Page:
Film and TV

Grandma Goth, a doc about Flossy McGrew's Suelynn Gustafson, opens April 9

Suelynn Gustafson was doing goth before it was cool. In fact, Suelynn Gustafson was doing goth about five decades before anyone even thought to call it goth, let alone cool, and furthermore, she doesn't mind telling you that she doesn't think much of the teenyboppers doing it today. "I think they're phony," she says, with utmost frankness and an apology for her weak voice, since she happens to be in the hospital recovering from an operation that placed a shunt in her aorta. "They do it out's like an exposure thing or something to wave at somebody. I do it for the love of it. It's meaningful to me."

Her reasons for that only continue to get deeper — but that's the way it's been for a long time, since she was just a girl. "My family had always been in the antique business," she recalls, "and when I was about ten years old, my mother gave me a funeral card about a little boy who died. It had the date of the funeral, the date he was born and the date he died; it said a little about how he had two brothers. And I cried because I thought it was so sad, but also because the words were so pretty. So I started collecting those."

The collection grew, and when Gustafson took over the family antiques business on South Broadway, she thought it would be fun to have a coffin. And another coffin. And maybe a skeleton. Or some skulls. And eventually the business morphed to become the institution we now know as Flossy McGrew's. Even if you've never been in there, you'll know the place by the pile of cobwebs and skulls outside the front entrance year-round. And Gustafson came to embody it, not just in her appearance — she's a tiny seventy-year-old with a sharp chin and magenta hair who's given to wearing black — but in her personal life, since she lives in an old church, a living shrine to her deathly collection.

Suffice it to say, she's a character.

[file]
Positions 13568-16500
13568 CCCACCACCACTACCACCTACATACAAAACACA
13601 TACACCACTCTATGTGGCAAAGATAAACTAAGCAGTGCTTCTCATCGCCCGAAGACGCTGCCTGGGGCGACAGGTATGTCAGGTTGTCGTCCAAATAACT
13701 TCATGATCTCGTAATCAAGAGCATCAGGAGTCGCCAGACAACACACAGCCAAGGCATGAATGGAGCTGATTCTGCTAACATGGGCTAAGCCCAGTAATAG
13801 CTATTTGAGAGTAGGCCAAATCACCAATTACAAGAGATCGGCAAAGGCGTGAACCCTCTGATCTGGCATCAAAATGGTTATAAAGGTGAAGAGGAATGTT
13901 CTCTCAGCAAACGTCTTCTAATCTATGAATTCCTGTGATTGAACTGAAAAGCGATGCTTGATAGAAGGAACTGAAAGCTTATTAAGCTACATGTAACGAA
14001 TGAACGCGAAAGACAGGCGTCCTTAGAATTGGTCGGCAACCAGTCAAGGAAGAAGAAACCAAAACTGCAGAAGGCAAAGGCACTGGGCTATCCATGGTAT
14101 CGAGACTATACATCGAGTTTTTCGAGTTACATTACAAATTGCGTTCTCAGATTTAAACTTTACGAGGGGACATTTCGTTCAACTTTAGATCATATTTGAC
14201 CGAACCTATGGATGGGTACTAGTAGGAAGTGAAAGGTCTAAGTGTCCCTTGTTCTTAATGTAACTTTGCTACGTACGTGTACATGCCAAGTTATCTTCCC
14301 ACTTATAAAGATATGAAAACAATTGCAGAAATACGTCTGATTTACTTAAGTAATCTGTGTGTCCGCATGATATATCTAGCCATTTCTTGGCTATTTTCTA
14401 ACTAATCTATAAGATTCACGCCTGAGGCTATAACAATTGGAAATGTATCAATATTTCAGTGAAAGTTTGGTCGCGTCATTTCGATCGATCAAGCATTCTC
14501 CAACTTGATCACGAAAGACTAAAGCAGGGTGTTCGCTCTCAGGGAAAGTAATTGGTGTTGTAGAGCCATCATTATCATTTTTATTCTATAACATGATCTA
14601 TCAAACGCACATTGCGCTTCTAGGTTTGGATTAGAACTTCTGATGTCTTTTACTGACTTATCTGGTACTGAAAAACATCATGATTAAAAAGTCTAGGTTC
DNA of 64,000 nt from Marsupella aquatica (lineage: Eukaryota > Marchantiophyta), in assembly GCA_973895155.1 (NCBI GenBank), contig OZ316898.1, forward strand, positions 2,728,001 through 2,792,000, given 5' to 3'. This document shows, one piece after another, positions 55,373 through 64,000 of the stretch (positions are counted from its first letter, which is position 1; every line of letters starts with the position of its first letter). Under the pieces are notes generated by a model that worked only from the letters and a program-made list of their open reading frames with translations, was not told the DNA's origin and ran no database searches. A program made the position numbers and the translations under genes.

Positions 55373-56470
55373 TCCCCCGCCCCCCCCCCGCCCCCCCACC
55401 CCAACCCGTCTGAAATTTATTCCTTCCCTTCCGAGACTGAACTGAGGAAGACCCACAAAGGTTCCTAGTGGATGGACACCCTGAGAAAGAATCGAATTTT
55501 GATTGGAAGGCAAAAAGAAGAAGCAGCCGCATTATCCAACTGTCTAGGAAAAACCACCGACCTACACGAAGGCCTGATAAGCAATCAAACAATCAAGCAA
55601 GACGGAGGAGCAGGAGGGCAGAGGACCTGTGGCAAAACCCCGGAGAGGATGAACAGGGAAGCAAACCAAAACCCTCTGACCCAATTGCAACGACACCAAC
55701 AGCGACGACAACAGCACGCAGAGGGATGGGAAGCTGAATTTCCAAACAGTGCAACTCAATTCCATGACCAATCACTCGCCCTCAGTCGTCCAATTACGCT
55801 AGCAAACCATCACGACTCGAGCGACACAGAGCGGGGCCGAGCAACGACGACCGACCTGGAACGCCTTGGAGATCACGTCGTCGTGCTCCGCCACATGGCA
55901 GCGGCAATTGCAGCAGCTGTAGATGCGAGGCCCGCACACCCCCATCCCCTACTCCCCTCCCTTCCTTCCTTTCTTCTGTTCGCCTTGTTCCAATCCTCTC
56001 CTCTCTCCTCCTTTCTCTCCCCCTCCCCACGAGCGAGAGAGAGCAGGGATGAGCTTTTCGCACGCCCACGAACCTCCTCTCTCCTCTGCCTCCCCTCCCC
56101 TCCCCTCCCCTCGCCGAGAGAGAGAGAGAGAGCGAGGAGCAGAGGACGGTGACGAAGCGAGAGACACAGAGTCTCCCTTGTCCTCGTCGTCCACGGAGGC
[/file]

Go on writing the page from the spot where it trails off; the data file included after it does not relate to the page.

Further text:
So you might say that the most surprising thing about Grandma Goth, the documentary about Gustafson that's screening April 9 at the Oriental Theater, is that nobody had thought to make a movie about her before. Instead, the inspiration came to Deborah Heistand — an old acquaintance of Gustafson's who had previously been in the antiques business — when she was a student at the Colorado Film School in her early fifties. "There's something about being up-and-coming and old-and-going at the same time," Heistand jokes. "I used to walk down the halls and people would be like, 'What do you teach?' No, I'm just a student."

The first film that came out of that experience was Grandma Goth, which started as an assignment to make a two-minute documentary and turned into something much bigger (the documentary itself is still relatively short, clocking in at about fifteen minutes). Going in, Heistand knew that Gustafson was a perfect subject. "Suelynn is a very private person, and I was sort of afraid to approach her at first," she remembers, "but I think she was just ready to tell her story. She really came out of herself in a lot of ways."

It was also the beginning of a relationship that would take Heistand and Gustafson through another film together, Flowers for a Funeral, this one the short fictional tale of a young goth girl who sets out to kill herself, a movie in which Gustafson co-stars basically as herself. "I was always very theatrical," Gustafson admits, "so it was a great experience to have that opportunity. I mean, how many people get to make a movie, especially at my age?"

In the movie, Gustafson provides a positive force in the depressed girl's life — and that's a role that seems to connect with the real Grandma Goth, who, despite her fixation on the morbid and her opinion that goths are phony, keeps her outlook remarkably upbeat. "Most people just look at the surface part of life," she reflects. "When you really look at the bowels of life — death, struggle, sorrow — then that's when you really learn something, that's when you see what it's really all about, and that's what it's about to me. The silence of it. The mystery.

"I have this straitlaced son," she continues. "He's very prim and proper; who knows how that happens? And he thinks his mother's absolutely nuts. But we enjoy our life. And if you can't enjoy life, no matter what or who you are, screw it."